Australian music and radio – no longer a symbiotic relationship

There is an increasingly deep line in the sand being drawn between Australian radio and its music industry, where a relationship once as intertwined as music and lyrics has become amensalistic.

I’ve already commented my thoughts that songs will be replaced increasingly by chat on commercial music stations as the networks are investing their funds in the talent. The Australian music industry is feeling it too, with Stephen Green, CEO of the and SCG Media, saying on LinkedIn:

‘If commercial radio is important to us as an industry, then what is being done to make the relationship work commercially? It’s one thing for triple j to get behind something with government funding, but strong company to company relationships need to be had if we want strong outcomes.”


TheMusic also shared this fascinating article listing some unknown Australian artists getting more than a million streams on Spotify, and they’re right. I knew none of them. That being said, triple j has proved excellent for introducing new talent to radio listeners with Australian acts making up more than 50% of last weekend’s Hottest 100.

It’s just that those acts, and commercial radio favourites like Guy Sebastian, Jessica Mauboy and Rickie-Lee Coulter, all of whom released new music in 2023, are not seeing that airplay translate into sales and streams like they used to.

I’m a stats girl. When the AirCheck National Radio Airplay Chart came through this week, I counted the number of Australian entries (11/40 – about average) and my eye was caught by a song called ‘Paradise’ by Western Australian and NZ band COTERIE. I’d never heard of them and thought I’d give it a play (on my Spotify account) while putting the article together. I thought it was fabulous and promptly shared it to a handful of mates who I thought would like it too. This job, and that chart, is also how I heard Doja Cat’s Hottest 100 No 1 ‘Paint the Town Red’ for the first time too.

It led me to thinking about where I had discovered other new artists and songs in 2023. I wonder if I might encourage you to do the same.

I saw G Flip at Spilt Milk in 2022 and have followed them ever since, so their DRUMMER album discovery was directly due to that gig. Dom Dolla was when ‘Eat Your Man’ (with Nelly Furtado) was played at a cabaret show I saw in Sydney (I really like his music). Billie Eilish’s ‘What Was I Made For?’ was watching the Barbie movie. Olivia Rodrigo’s ‘Vampire’ I heard for the first time (properly but of course a censored version) in the supermarket on Coles Radio. ‘Lil Boo Thang’. by Paul Russell, was YouTube via TikTok. ‘Prada’, by Casso, RAYE & D-Block Europe (and my top vote in the Hottest 100) was via triple j when my car’s radio was changed to the station after it was serviced and I left it on on the way home (there’s a marketing message in that). Most recently, ‘Stick Season’ by Noah Kahan was playing in an Uber on Nova on my way home from a job. I liked it immediately, Shazam-ed it (frightening the Uber driver) and, like COTERIE, went home and shared it to a network of friends who I thought would like it too. I also saved to Spotify several songs from the Hottest 100 that I hadn’t heard before, including ‘adore u’ by Fred Again and Obongjayar.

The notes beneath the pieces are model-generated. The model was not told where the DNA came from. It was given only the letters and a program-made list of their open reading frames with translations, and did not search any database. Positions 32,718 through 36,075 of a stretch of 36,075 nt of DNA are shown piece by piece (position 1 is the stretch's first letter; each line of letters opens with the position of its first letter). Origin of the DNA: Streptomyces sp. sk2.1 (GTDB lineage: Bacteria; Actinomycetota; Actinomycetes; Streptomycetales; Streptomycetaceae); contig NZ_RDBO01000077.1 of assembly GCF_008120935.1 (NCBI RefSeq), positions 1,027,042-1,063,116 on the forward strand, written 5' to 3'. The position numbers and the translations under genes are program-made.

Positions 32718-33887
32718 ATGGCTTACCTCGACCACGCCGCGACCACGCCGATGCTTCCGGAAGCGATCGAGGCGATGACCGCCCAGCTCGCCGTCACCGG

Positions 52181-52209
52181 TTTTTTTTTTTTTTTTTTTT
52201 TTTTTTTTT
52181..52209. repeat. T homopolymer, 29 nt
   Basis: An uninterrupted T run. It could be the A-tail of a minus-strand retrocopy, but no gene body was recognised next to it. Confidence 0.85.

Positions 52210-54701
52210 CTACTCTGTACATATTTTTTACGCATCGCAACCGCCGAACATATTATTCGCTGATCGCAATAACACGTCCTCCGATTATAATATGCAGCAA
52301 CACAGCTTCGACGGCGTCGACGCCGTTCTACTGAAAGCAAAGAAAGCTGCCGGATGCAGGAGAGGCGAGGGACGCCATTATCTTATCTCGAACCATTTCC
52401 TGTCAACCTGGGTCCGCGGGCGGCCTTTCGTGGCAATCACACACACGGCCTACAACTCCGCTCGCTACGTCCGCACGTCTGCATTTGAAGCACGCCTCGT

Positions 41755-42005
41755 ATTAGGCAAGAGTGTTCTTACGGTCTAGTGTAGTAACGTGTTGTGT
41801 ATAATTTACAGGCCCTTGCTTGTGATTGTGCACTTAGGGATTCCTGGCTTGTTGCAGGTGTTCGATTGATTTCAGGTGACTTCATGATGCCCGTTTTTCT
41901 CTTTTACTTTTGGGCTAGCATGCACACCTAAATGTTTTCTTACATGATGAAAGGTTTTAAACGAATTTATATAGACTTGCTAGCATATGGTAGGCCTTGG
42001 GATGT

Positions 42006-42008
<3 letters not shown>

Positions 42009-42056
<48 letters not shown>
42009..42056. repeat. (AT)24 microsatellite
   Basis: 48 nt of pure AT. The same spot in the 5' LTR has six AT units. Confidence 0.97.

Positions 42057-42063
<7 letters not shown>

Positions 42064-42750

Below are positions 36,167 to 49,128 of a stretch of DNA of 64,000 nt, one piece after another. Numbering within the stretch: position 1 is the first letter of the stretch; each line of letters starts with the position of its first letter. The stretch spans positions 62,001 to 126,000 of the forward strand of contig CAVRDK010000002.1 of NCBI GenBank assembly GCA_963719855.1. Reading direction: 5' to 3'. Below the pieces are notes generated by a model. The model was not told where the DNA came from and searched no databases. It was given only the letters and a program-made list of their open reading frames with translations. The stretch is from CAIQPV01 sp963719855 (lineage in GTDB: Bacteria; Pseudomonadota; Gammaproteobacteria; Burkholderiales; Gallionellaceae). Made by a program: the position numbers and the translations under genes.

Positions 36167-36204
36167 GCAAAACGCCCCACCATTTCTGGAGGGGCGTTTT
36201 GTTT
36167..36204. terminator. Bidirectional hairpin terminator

So, there’s a mix of contexts, but relevant here is that when the radio IS on, I do discover and invest in new music I like, plus go back for more of a song I haven’t heard for a while.

How then do we encourage people to not just stumble across music radio stations when they’re shopping, in cars or at work, but stick around?

One way is the music industry putting more of their marketing budget into radio. Stephen Green said in his post:

“Over the last ten years, budgets have been moved from places like commercial radio to Facebook, TikTok and YouTube while we scratch our heads about why the industry doesn’t have the same influence as it once did.”

And music playing commercial radio stations might contemplate the same.

When was the last time you saw a radio station advertised as the key sponsor of an album launch or, for example, a Gold 104.3 digital billboard at one of Chris Isaak’s upcoming Melbourne concerts? I am delighted that Nova’s Red Room will support G Flip in a couple of weeks, but when G Flip returns to their home of Melbourne for that gig, will they be unable to pop into Triple M’s Homegrown with Matty O for a chat because they’re committed to Nova?

At present the impasse is that the Australian music industry wants commercial radio to pay more to play local music while investing their own marketing funds elsewhere. Commercial music radio stations networks are similarly putting their marketing funds into their talent and podcasting, leading to less music across the day.

Perhaps the end result is not amensalistic (Radioinfo – increasing your vocab as well as your music knowledge) but more like a divorce between the two industries after what had been a long and happy marriage.

What are your thoughts?

Jen Seyderhelm is a writer, editor and podcaster for Radioinfo
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